Slavery was “baked into” New Jersey from its very beginnings. In the 1664-65 Concession and Agreement of the Lords Proprietors of the Province of New Caesarea, or New Jersey, Lord John Berkeley and Sir George Carteret granted prospective colonists 75 acres of land “for every weaker servant, or slave, male or female, exceeding the age of fourteen years, which any one shall send or carry, arriving there.” Meant to jump start a new agricultural community, this provision of one of New Jersey’s founding documents nonetheless made chattel slavery foundational.
Rick Geffken discusses stories found in his book, Stories of Slavery in New Jersey, beginning with the Dutch settlements of Bergen and Communipaw, located in today’s Jersey City.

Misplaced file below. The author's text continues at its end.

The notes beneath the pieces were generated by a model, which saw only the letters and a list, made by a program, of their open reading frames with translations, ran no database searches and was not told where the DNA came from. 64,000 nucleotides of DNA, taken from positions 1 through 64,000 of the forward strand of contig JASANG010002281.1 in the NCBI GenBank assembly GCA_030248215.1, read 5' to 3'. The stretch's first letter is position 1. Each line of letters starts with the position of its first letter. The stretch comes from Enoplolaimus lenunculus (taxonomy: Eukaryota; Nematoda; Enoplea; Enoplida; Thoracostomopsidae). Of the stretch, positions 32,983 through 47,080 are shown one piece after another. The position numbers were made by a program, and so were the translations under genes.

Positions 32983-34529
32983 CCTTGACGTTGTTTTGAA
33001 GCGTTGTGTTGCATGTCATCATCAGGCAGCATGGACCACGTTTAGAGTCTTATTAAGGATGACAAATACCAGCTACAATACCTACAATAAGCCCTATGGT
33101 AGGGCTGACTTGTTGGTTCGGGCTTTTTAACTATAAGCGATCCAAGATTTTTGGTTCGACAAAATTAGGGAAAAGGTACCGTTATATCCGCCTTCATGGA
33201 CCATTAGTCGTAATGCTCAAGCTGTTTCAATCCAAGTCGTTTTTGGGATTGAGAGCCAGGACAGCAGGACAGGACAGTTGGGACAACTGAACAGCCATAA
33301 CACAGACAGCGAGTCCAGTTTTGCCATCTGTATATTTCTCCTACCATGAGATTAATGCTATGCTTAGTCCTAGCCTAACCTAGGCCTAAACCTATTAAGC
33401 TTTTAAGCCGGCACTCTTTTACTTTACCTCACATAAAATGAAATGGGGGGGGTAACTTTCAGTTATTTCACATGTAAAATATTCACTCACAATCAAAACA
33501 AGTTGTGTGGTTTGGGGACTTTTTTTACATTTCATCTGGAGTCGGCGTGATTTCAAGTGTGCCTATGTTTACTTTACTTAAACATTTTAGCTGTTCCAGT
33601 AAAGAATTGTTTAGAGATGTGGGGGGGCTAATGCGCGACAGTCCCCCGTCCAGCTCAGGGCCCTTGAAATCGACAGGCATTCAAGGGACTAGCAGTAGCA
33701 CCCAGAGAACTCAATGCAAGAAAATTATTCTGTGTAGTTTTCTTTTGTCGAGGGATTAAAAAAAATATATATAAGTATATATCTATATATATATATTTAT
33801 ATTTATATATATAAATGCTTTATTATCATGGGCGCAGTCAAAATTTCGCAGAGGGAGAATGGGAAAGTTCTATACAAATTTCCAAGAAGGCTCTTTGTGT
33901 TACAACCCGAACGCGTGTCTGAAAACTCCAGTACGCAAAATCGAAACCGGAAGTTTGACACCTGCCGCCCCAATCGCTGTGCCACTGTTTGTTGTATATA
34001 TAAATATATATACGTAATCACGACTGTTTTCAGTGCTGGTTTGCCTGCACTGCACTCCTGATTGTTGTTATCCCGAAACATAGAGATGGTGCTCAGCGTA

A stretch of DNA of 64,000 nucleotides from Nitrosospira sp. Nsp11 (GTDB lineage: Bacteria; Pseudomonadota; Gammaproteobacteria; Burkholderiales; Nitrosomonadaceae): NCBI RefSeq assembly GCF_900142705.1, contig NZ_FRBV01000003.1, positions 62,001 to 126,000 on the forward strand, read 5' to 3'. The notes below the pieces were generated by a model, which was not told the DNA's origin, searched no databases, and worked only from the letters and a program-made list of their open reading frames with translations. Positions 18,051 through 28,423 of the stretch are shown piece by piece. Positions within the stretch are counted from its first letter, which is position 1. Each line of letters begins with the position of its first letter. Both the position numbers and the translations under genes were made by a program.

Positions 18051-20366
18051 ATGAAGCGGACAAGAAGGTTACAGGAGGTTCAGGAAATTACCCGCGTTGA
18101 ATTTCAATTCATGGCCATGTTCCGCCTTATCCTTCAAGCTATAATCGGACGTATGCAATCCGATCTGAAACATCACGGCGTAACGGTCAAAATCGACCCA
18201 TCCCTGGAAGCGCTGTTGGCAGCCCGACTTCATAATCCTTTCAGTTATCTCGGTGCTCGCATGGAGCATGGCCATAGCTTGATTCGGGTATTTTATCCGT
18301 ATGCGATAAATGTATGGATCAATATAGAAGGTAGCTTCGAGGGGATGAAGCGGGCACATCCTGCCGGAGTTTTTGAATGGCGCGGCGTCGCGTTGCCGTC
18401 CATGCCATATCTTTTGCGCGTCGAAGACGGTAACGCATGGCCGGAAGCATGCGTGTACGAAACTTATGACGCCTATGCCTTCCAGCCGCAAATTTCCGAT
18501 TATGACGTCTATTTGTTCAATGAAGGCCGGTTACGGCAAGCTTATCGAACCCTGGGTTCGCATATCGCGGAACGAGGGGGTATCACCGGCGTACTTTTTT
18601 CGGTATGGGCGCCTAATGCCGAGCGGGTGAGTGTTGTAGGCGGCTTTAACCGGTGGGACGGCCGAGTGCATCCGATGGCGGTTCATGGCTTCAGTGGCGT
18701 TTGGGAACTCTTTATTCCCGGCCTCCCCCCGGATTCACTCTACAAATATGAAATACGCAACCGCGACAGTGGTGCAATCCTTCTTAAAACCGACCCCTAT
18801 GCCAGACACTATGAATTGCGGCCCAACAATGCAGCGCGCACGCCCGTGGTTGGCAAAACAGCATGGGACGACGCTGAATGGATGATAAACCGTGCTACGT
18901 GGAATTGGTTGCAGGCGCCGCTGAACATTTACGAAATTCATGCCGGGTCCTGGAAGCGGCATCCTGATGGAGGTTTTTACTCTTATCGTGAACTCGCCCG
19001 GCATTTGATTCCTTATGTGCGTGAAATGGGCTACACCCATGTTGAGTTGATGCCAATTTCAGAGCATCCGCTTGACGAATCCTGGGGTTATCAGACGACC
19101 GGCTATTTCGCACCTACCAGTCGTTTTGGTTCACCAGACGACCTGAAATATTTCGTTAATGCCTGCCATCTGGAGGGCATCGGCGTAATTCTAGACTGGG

“Geffken synthesizes a broad range of historical resources to reconstruct the processes of enslavement in the seventeenth, eighteenth, and nineteenth centuries in a variety of small communities in New Jersey. His analysis emerges from a decade of digital resources that were not easily available before the expansion of online collections. … The results? A detailed examination of slavery as it evolved in places that show that tobacco, cotton, and sugar were not the only systems that dehumanized African-Americans.” (From the Introduction by Dr. Walter A. Greason)